When I was younger, I was desperate for some independence. I revolted against my world, my parents; I roared for space.
But my parents, unable to trust me with what I needed, instead, did what they had been taught and tightened the reins even more.
I moved out when I was 18. The distance helped. I had more physical freedom. Our relationship improved. But the balance of control was still off.
It kept being off. And this year, push came to shove. I force-claimed a breather.
It was hard. And confusing.
I had never come this far. And I didn’t know they were capable of staying away.
Parents rarely let go of their children, so children let go of them. They move on. They move away. . . . It is not until much later, as the skin sags, and the heart weakens, that children understand; their stories, and all their accomplishments, sit atop the stories of their mothers and fathers, stones upon stones, beneath the water of their lives. –Mitch Albom, The Five People You Meet in Heaven
While I figured out what to do with the space that was finally given to me, the space between us filled itself.
I kept thinking about the road trips we used to do. The places they had taken me to.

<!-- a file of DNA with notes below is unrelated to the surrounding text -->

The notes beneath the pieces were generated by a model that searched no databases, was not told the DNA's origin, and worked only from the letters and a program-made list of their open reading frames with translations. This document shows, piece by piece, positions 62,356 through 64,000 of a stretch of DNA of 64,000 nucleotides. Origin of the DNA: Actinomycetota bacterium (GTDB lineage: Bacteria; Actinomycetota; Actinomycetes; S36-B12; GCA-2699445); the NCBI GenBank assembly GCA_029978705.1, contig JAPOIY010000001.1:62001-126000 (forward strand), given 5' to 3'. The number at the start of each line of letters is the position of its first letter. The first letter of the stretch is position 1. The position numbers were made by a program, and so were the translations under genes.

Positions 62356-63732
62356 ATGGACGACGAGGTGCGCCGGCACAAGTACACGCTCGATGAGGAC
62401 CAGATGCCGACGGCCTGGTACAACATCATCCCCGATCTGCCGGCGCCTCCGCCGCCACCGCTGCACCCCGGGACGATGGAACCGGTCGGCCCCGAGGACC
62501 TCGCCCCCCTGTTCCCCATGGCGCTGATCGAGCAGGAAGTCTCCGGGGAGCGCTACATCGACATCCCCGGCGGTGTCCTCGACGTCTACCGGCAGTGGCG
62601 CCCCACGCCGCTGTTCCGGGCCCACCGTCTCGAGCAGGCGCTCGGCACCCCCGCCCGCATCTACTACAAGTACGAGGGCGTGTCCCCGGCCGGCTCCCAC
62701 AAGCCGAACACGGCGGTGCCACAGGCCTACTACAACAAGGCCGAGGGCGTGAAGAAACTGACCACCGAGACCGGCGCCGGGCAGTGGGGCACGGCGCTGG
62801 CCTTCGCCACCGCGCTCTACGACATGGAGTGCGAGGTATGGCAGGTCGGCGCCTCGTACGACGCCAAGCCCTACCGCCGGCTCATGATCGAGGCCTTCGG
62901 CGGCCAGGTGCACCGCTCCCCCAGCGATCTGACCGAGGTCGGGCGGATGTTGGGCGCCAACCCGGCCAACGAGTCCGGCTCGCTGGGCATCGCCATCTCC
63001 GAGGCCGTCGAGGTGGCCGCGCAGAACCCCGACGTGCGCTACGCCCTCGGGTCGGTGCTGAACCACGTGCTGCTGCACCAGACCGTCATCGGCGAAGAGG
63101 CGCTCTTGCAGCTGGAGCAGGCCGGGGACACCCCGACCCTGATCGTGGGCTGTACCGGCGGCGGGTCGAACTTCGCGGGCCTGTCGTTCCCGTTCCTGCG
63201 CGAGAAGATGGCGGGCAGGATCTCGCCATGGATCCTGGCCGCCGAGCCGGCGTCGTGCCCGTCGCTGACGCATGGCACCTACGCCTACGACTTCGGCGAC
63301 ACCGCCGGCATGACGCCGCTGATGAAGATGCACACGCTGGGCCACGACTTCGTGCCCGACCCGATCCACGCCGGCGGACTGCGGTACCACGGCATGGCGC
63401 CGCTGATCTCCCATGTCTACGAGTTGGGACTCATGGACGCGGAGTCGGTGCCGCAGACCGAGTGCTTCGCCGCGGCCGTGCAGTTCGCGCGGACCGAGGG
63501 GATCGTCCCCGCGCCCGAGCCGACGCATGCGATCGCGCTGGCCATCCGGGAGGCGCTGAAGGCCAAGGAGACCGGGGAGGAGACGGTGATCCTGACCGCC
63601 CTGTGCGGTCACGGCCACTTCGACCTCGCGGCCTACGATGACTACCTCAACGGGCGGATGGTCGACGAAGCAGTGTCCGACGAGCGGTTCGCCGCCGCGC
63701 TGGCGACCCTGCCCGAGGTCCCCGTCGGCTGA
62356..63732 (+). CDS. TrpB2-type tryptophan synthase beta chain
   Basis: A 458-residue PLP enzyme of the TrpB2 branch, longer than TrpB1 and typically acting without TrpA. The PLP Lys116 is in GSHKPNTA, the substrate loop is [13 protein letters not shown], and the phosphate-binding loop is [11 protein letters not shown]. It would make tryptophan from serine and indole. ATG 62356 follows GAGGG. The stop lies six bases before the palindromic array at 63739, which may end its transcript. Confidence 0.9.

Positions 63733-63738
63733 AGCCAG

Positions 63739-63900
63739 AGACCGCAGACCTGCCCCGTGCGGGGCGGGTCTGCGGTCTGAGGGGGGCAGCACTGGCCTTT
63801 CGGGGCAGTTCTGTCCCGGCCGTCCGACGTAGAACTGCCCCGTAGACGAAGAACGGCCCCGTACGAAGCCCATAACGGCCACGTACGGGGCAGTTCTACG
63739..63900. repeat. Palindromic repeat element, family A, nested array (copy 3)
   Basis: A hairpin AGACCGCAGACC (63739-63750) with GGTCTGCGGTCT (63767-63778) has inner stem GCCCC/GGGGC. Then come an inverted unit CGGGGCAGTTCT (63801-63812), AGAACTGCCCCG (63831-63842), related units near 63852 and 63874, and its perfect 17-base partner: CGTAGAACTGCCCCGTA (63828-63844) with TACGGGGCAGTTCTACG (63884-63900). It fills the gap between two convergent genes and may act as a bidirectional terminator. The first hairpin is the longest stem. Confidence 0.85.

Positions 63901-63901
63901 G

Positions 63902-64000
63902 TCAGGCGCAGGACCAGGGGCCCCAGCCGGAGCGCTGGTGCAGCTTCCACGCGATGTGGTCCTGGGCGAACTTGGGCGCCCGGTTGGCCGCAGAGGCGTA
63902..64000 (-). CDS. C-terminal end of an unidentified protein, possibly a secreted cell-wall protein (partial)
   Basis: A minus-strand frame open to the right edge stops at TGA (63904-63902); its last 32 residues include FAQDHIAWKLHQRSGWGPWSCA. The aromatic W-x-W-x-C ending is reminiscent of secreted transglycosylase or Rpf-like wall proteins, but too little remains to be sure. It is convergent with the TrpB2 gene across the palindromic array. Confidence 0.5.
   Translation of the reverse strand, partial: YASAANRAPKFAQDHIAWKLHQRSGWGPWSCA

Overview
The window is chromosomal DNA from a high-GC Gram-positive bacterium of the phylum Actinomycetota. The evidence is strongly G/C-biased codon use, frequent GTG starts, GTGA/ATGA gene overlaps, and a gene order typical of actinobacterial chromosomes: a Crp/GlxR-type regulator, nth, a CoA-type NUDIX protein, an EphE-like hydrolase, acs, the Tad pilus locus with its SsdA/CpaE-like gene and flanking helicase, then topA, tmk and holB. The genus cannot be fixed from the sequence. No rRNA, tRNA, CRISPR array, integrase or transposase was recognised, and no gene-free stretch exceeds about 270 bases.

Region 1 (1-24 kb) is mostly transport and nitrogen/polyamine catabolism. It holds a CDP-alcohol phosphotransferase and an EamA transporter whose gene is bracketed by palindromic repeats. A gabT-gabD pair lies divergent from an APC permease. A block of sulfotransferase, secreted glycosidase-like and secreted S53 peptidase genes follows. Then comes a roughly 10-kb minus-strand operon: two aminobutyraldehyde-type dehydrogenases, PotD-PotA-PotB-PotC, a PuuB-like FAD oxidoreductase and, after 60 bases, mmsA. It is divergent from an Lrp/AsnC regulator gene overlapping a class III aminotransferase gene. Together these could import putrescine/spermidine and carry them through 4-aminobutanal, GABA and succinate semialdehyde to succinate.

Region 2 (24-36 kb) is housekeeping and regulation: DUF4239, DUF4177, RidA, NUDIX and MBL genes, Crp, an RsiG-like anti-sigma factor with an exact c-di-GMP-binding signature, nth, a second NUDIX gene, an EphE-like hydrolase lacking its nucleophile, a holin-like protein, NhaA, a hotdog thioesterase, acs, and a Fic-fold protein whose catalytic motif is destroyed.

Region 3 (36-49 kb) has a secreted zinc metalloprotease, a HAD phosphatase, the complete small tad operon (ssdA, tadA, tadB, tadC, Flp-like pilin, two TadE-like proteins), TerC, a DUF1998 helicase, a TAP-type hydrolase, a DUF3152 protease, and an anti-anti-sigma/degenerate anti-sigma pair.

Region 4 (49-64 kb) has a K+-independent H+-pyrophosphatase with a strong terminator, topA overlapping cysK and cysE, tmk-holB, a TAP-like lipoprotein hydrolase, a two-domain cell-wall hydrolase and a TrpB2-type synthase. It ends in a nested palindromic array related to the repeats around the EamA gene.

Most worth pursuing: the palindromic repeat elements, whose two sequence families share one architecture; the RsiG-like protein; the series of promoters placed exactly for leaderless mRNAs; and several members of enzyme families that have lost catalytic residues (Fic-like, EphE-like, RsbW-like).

And I realized something that I never thought about before: that I get my love for travel and food from them.
More precisely, it’s because of my parents that I not only like road trips, but also the hunt for those restaurants along the way that specialize in that one dish.
Those pit stops that are worth a road trip alone.
I came across a few of those places on my trips to California. And if my parents had been American, I’m sure they would’ve known about them, taken me there.
We would stop here.
Cali Pit Stops Worth a Road Trip
🥐 Ham and Cheese Morning Bun at Neighbor Bakehouse, San Francisco
🍞 Artichoke Garlic Herb Bread at Arcangeli Grocery Co., Pescadero
🍩 Donuts at Slo Donut Co., San Luis Obispo
🥩 Tri-Tip Steak Sandwich at Firestone Grill, San Luis Obispo
🌯 Breakfast Burrito at Lily’s Cafe & Pastries, Malibu
🌮 Ceviche and tacos at Oscars Mexican Seafood, San Diego
The Girl With The Blueprint, a city guide that I set up a few years ago, is based on this idea of going to a place for that one dish or drink it does best in town. I remember some people thinking that was such a weird criteria. One guy asked me, “But what if I don’t like soup?”
Unexpectedly, I now live in Singapore where it’s normal for restaurants to focus their attention on a single dish. In the two years that I’ve been living here, I’ve never heard anyone say: “Oh, everything is good on this menu.”